The tender process for duty provider crime contracts is riddled with anomalies and even very good legal aid firms will struggle to participate.
That is the verdict of the Law Society following the first of its roadshows on the procurement of criminal defence services. As the deadline passed yesterday for questions about the crime contracts tender, the Ministry of Justice announced that a guidance document is being prepared that will be published here.
Last week the Society and practitioner groups vowed to pursue separate legal actions against the plans. In the wake of yesterday’s opening roadshow in London, head of legal aid Richard Miller pointed out that the process may be ‘quite routine’ for giant corporates like outsourcing specialists Serco and G4S, who have entire departments employed to submit such tenders.
But he added: ‘For busy practitioners who have never seen a process like this before, it is highly problematic. To give them only two months, over Christmas, to complete the forms is inadequate.’
The start of the process on 27 November coincided with the government’s announcement that it would press ahead with two-tier contracts and a second fee cut of 8.75% next summer. The MoJ’s latest, hurried consultation on the plans was started days after the High Court ruled in September that the department acted unlawfully when introducing the reforms.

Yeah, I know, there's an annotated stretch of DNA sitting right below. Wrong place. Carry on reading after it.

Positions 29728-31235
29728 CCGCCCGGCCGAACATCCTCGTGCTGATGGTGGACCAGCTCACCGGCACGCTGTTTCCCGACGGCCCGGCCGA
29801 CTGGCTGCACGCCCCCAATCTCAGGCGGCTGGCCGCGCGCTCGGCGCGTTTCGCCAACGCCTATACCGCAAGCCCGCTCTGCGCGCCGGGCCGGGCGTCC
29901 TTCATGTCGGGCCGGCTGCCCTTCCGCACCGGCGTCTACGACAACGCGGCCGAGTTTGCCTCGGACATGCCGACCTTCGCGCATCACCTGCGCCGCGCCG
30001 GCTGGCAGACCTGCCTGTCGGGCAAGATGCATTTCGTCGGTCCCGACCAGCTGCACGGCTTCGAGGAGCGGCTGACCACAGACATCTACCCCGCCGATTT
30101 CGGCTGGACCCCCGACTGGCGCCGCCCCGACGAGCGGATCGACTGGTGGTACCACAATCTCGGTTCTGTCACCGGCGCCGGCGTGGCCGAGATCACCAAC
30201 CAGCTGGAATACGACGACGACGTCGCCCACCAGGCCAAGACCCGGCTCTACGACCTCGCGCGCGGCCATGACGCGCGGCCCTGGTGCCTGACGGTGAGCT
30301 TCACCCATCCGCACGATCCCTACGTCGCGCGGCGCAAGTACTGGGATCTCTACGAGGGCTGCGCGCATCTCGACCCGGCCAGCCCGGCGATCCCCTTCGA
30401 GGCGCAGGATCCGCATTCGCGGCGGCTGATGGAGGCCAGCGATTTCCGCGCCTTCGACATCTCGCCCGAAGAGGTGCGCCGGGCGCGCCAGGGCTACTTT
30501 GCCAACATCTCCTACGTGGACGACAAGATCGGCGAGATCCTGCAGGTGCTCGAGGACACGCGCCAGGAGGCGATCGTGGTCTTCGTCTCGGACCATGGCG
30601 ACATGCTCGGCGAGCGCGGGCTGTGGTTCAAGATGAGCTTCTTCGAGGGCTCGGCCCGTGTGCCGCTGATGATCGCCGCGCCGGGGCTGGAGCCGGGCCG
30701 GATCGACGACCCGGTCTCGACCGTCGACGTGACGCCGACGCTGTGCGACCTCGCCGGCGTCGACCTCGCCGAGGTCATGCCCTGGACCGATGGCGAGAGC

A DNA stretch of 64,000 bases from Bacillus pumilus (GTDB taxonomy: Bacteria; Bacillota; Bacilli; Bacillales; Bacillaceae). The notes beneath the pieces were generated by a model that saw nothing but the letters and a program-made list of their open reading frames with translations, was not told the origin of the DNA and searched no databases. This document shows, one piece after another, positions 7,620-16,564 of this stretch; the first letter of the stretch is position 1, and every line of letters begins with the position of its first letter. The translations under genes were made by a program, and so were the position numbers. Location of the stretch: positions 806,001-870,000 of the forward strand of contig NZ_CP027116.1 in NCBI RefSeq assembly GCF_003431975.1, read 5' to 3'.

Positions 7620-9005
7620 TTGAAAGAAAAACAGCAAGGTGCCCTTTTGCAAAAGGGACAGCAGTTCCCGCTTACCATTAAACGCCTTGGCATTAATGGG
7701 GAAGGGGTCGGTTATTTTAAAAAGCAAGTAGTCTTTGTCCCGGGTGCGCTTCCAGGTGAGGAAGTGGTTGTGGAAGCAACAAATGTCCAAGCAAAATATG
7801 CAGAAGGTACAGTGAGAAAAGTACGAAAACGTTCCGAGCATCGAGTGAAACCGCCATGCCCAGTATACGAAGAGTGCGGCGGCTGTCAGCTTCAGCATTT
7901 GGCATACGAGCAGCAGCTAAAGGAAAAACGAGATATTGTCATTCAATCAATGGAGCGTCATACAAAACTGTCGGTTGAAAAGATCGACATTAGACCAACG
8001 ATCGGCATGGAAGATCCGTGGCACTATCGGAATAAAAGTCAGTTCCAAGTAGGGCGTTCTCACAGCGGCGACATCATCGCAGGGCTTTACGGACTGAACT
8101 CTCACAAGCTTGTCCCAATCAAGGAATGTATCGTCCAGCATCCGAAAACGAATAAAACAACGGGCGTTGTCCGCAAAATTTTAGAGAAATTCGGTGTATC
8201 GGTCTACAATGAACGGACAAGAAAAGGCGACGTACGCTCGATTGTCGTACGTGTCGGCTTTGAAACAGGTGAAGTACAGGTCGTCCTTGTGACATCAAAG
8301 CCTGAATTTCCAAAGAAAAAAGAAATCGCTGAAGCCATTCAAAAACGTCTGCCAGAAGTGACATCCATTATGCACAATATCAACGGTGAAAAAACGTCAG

The deadline for tender applications is 29 January and contract work will start on 1 October.
‘There are numerous anomalies in the forms,’ Miller added. ‘Large firms which have separate police station and litigation departments may struggle to find anyone who meets the casework experience requirements, because no individual conducts an “entire case”.
‘There is no clear logic why a firm in Ealing should score maximum points if they have a caseworker who has conducted eight offences against the person, but in Avon and Somerset 1, you need 33 cases.
‘Firms bidding in London may need several managers just because the work is divided into 32 procurement areas, whereas a firm conducting the same volume of work in Nottinghamshire will need only one.’
The rules relating to delivery partners are so tough that it will be difficult for any firm to meet the requirements, according to the Society.
‘In particular,’ Miller added, ‘the refusal to permit substitution means that any firm relying on a delivery partner will be taking a massive gamble on that firm still being in business in 18 months’ time.
‘The requirement to have a signed written agreement before the tender is submitted is going to be almost unachievable, given that firms did not know the final shape and values of the contracts on offer, or the contract terms that will apply, until the end of November.’
Miller said firms will need to take urgent advice from their compliance officer for legal practice regarding whether they can submit a bid without falling foul of the principle of sound financial management of the firm. The COLP will also have to sign forms confirming that everything in the form is accurate and true.
He concluded: ‘All in all, we think that the answer to the question who gets through this process to be awarded the contracts is going to be far more arbitrary than the LAA intended, and that even very good firms are going to struggle to participate in this tender.’